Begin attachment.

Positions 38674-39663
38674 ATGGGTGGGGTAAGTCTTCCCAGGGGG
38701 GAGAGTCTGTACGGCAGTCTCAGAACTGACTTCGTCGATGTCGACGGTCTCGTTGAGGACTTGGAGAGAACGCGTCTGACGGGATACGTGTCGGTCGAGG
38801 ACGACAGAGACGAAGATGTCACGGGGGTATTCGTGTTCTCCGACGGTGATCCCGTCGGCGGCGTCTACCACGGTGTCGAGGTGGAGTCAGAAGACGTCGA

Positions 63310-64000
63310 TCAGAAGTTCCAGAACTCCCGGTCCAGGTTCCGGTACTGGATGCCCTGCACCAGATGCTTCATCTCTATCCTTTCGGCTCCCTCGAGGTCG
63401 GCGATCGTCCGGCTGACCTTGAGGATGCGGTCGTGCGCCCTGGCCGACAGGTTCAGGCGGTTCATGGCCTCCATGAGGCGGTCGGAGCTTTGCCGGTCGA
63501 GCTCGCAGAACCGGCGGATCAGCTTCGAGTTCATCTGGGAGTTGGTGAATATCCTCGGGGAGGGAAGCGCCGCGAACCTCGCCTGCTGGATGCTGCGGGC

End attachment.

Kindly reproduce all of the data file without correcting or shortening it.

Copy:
Positions 38674-39663
38674 ATGGGTGGGGTAAGTCTTCCCAGGGGG
38701 GAGAGTCTGTACGGCAGTCTCAGAACTGACTTCGTCGATGTCGACGGTCTCGTTGAGGACTTGGAGAGAACGCGTCTGACGGGATACGTGTCGGTCGAGG
38801 ACGACAGAGACGAAGATGTCACGGGGGTATTCGTGTTCTCCGACGGTGATCCCGTCGGCGGCGTCTACCACGGTGTCGAGGTGGAGTCAGAAGACGTCGA

Positions 63310-64000
63310 TCAGAAGTTCCAGAACTCCCGGTCCAGGTTCCGGTACTGGATGCCCTGCACCAGATGCTTCATCTCTATCCTTTCGGCTCCCTCGAGGTCG
63401 GCGATCGTCCGGCTGACCTTGAGGATGCGGTCGTGCGCCCTGGCCGACAGGTTCAGGCGGTTCATGGCCTCCATGAGGCGGTCGGAGCTTTGCCGGTCGA
63501 GCTCGCAGAACCGGCGGATCAGCTTCGAGTTCATCTGGGAGTTGGTGAATATCCTCGGGGAGGGAAGCGCCGCGAACCTCGCCTGCTGGATGCTGCGGGC